If you want to protect your device (and your life too, apparently), get an original charger.
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Old Jul 22, 2013, 10:25 AM   #187
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Originally Posted by gnasher729 View Post
Totally idiotic on several grounds: 1. It doesn't cost 25 cents. 2. You can't sell stuff at the price it costs to build, or you go bankrupt. 3. It could be built for 25 cents if you didn't care about it being rubbish quality and a death trap waiting for its next victim.

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There are even stories of unscrupulous sellers who sell you a boxed iPhone, but first open the box, replace the original chargers, headphones etc. with cheap fake ones, seal the box again, and sell the original items for a good profit.

So even if she bought an original, brand new iPhone, and never bought another charger, you couldn't be 100% sure that the charger was an official Apple charger.

Who said they should sell at cost? How much does it cost to make it?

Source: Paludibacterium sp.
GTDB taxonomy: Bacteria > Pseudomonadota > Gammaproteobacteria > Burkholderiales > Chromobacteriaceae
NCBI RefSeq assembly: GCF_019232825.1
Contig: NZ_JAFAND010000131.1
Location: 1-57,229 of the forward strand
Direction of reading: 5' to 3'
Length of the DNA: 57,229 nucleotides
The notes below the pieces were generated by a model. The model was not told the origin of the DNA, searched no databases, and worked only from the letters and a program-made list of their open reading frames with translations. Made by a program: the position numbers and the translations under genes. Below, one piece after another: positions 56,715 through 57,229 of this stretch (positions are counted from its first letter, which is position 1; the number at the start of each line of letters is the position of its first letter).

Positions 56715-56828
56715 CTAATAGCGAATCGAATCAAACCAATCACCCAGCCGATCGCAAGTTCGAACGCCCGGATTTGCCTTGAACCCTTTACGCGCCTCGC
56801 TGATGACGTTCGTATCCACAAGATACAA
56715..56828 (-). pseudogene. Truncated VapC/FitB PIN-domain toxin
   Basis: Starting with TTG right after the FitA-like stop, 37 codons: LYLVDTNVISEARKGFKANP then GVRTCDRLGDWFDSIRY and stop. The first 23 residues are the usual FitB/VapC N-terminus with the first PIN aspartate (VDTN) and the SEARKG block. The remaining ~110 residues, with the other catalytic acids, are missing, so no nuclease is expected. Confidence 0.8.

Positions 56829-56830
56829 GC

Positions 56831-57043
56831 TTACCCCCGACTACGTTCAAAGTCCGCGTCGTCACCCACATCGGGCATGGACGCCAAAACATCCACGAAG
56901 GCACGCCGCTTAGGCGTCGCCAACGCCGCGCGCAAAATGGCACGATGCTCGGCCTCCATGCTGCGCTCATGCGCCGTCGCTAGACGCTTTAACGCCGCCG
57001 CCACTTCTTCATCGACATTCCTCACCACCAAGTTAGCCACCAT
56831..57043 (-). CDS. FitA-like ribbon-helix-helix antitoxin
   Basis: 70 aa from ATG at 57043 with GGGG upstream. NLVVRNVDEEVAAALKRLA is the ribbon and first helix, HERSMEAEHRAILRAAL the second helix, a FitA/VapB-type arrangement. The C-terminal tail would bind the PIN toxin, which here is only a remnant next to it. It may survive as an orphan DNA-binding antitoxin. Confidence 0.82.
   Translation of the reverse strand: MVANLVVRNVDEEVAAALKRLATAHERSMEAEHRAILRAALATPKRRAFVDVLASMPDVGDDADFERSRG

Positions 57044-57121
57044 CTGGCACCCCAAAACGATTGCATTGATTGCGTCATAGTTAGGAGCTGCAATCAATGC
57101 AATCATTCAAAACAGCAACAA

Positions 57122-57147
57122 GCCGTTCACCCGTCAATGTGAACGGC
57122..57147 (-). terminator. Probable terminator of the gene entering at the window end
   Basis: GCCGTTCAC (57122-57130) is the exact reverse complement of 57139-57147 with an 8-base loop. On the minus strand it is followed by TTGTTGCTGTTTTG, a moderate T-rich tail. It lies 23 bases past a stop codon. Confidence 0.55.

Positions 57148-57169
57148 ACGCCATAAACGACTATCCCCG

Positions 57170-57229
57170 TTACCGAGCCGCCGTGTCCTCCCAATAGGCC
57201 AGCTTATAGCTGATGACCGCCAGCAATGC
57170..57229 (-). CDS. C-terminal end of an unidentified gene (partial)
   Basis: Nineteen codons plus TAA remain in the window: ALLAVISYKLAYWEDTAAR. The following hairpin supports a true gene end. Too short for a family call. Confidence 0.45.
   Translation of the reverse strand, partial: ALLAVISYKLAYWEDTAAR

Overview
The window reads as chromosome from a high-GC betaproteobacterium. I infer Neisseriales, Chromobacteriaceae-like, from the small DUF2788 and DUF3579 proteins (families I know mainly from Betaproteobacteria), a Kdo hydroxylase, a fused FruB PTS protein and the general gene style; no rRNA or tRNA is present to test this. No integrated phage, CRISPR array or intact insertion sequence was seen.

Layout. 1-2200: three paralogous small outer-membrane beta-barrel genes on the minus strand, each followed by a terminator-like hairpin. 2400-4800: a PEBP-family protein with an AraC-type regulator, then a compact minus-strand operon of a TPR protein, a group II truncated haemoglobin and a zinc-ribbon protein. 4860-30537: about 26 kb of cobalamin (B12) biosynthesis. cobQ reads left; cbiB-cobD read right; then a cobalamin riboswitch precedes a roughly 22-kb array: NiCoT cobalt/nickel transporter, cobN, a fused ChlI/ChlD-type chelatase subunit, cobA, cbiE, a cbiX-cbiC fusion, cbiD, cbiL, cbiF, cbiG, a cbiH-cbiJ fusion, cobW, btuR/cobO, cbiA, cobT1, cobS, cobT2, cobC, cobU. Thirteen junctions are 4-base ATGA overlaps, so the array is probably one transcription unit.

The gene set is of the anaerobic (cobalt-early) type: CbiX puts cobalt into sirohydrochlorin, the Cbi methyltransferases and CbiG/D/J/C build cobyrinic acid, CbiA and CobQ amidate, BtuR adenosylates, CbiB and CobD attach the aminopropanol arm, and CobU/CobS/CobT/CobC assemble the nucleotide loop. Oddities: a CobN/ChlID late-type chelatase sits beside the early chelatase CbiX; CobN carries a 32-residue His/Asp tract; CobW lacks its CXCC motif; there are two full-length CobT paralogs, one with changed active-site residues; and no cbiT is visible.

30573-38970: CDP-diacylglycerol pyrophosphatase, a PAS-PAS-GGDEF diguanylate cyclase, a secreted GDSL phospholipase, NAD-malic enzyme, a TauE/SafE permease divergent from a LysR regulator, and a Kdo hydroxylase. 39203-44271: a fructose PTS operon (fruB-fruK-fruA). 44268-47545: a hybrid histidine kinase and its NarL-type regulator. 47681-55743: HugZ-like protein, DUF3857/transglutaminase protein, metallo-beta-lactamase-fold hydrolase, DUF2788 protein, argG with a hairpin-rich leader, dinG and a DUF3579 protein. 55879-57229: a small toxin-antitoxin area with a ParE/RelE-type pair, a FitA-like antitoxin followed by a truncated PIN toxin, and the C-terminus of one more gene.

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Old Jul 22, 2013, 03:25 PM   #188
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Originally Posted by shiekh View Post
Actually most US houses have both, the higher voltage for the range/dryer and the lower voltage for other stuff.
Just wanted to note that I had intentionally left that out because it's limited to large appliances that people very rarely can even get to the plug on, let alone mess with, limiting the hazard of (my house has gas appliances, so doesn't even have a 240 circuit). Also, as Darien Red Sox noted, in the US household 240 is between the two hots, while either individual hot is only 120 to ground, which is somewhat safer since you're much more likely to accidentally create a path from a hot to ground through yourself (by touching a hot) than a hot to hot (you'd have to have a hand on something shorted to each of the hot wires).

For commercial and industrial installations there's also, of course, 208 and 240V 3-phase, as well as 220/240V two-wire and 480V systems, but those aren't something most people run into in everyday use (and the plugs are usually better--twist-lock, for example).

You want really scary, try a 300VDC open-circuit PV array, which most these days are. In addition to the very high voltage (and relatively high current), it's DC, so you might not even get the chance to let go when the muscle contraction released on the down swing, and the only way to turn it off is to wait for it to get dark. I was doing measurements on a 2KW array with a carbon-block resistor (with lineman's gloves and a sealed box, of course), but you could actually see the electricity crackling between the plates of the resistor.